Nico Muhly's Opera Two Boys at the Met
From Awakening Desire to Identity, A Treacherous Course
By: Susan Hall - 11/14/2013
Composer Nico Muhly writes distinguished operas that invite.
Alice Coote and Paul Appleby face off, sort of.
Michael Yeargan’s intriguing set.
by Nico Muhly
Libretto by Craig Lucas
New York, New York
Attending the Saturday matinee performance of Two Boys, one question is quickly answered. Octogenarians and teens alike loved this opera. In the ladies room, the regulars for matinees, who no longer go out in the evening, were rhapsodic about the music and the performances. Young people were fascinated by something familiar and hip happening in an oversized, old-fashioned venue.
Much comment has been made on the dated-ness of internet communication in Two Boys. But pause for a moment. This method of getting together probably occurred in men’s rooms up until the chat room. In the US our Senators have continued to lock themselves in stalls, perhaps because they think those actions are not traceable to the toilet. The NSA, funded by the votes of the same Senators, has taught us otherwise.
Set designer Michael Yeargen captures the feeling of the internet, even as it looks today. Banks currently have chat rooms just like those projected on stage. We know that the web can ensnare us. But young people, who throughout history have felt impervious to the inevitable, still think they can avoid detection.
So we have a detective in Two Boys, trying to figure out a murder, which appears to have been prompted by internet communication between two boys.
Nico Muhly is not only a brilliant composer, but also an innovative and deep person. He and I shared an appreciation of Iestyn Davies' voice before Davies caught on. One evening we discussed the origins of Dark Sisters. I saw Emma Donaghue’s Room in it. When I mentioned this Booker prize work, Muhly started. Yes, he had read and been influenced by it. He knows no bounds.
Yet Muhly likes to commence with the real and Two Boys is no exception. The true story occurred in England at the turn of this century. The reality of the libretto both clashes and tangles with Muhly’s music. The arpeggiated chords, harp, bell-like sounds and the melodic lines that make his music approachable. It both underlines and contrasts with the story. There is no question that the music’s texture conjures up adolescent confusion and yearning.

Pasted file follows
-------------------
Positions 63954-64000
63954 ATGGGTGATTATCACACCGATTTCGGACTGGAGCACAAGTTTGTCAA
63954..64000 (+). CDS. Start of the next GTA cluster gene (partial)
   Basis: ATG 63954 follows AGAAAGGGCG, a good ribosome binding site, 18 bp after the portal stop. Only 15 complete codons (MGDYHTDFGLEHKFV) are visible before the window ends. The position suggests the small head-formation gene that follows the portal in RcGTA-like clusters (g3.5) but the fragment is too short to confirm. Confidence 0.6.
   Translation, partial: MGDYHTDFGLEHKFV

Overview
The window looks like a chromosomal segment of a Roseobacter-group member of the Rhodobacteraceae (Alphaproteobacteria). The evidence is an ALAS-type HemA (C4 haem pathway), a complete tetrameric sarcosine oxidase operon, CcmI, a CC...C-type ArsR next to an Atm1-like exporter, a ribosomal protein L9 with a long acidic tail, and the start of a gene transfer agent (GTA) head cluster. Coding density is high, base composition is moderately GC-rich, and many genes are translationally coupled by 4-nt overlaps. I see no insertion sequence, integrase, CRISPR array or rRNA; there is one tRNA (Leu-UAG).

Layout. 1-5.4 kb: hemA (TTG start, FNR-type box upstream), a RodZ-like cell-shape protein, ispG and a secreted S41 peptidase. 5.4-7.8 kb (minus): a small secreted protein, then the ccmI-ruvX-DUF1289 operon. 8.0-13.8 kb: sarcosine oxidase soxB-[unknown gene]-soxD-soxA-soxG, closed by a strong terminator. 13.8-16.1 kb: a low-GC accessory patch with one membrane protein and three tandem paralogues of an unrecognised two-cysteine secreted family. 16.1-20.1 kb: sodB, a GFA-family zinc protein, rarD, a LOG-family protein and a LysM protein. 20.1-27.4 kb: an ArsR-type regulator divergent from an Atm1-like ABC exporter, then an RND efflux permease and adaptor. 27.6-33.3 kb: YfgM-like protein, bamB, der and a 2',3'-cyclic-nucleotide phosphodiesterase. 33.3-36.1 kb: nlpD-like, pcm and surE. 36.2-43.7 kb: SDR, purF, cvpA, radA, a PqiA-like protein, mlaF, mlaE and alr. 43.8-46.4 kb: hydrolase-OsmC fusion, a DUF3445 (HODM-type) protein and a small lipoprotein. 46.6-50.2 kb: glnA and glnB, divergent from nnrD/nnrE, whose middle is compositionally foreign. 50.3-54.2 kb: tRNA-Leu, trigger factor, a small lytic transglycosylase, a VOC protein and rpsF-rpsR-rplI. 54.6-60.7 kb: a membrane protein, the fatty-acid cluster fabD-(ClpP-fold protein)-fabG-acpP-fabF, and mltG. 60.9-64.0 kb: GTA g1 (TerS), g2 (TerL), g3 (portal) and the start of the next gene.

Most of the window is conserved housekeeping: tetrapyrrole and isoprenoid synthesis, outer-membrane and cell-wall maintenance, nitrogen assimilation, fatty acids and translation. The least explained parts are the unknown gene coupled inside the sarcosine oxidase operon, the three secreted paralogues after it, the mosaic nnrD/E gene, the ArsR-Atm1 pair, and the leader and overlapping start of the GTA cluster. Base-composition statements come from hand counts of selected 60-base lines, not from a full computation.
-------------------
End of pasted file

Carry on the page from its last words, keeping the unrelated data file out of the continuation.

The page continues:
Muhly’s background in the chorales of New England churches cropped up in “Abide with Me, Fast falls the eventide” in Dark Sisters. In Two Boys, the internet itself is a chorale, “r u there?” “r u there?” replacing ‘Sanctus.’ A religious sense pervades Muhly’s music. But instead of using the ritualistic repetitions of his mentor, Philip Glass, he goes to the source, sometimes offering it up whole and at others referencing it. David Robertson conducted with aplomb.
I was surprised to see some critics declare that this was not an opera, or that its subject was dated. An opera, by anyone’s definition, is a story meshed with music. In an interesting panel led by the much-maligned George Steel, the distinction was made with a musical, in which people step out to sing. Opera is integrated, unless the soprano does not have ‘her’ aria and suddenly blurts out “Vissi d’arte.’
What the music and the story of the opera Two Boys conveys is the feeling of sexual awakening in puberty. Only a first-rate article in Salon.com by J. Bryan Lowder talks about “desire before identity.”
Developed as a police procedural, the older generation detective learns about internet communication as she tries to unravel a murder. The music and story portray the passionate and poorly understood emotional life of preteens and teens. In some ways not discussing the opera’s homoerotic content is apt. This could be the story of a boy and a girl.
But it isn’t. And chat rooms are probably more dangerous for young gays than for straights. Danger is evident in every click of the computer keyboard and every note sung. Infinite disguises are available.
Alice Coote is a superb detective, singing as usual beautifully, with a comfortable fit into the narrative line. Paul Appleby’s break through performance as Brian realizes all the promise of his earlier smaller roles. A sixth grader from Summit, New Jersey sang the real Jake with a purity and loveliness that made me yearn for the castrati sans gruesome operation. It was easy to see why Italian aristocrats feinted and fawned over these spectacular voices.
But to Muhly. The story is a great one for opera. I don’t know why Muhly was encouraged to add a scene with the detective and her mother, in which it is revealed that the detective had an illegitimate son who was given up at birth. The son might have been around the same age as the two boys. But the detail is unnecessary to the development of the story and in fact interferes with the atmosphere Muhly has so carefully crafted in his music. Go figure.
Attendance according to the Met website has been excellent. A good reason to support this young composer whose mastery of his craft is already clear. Two Boys is an opera, and a wonderful one at that.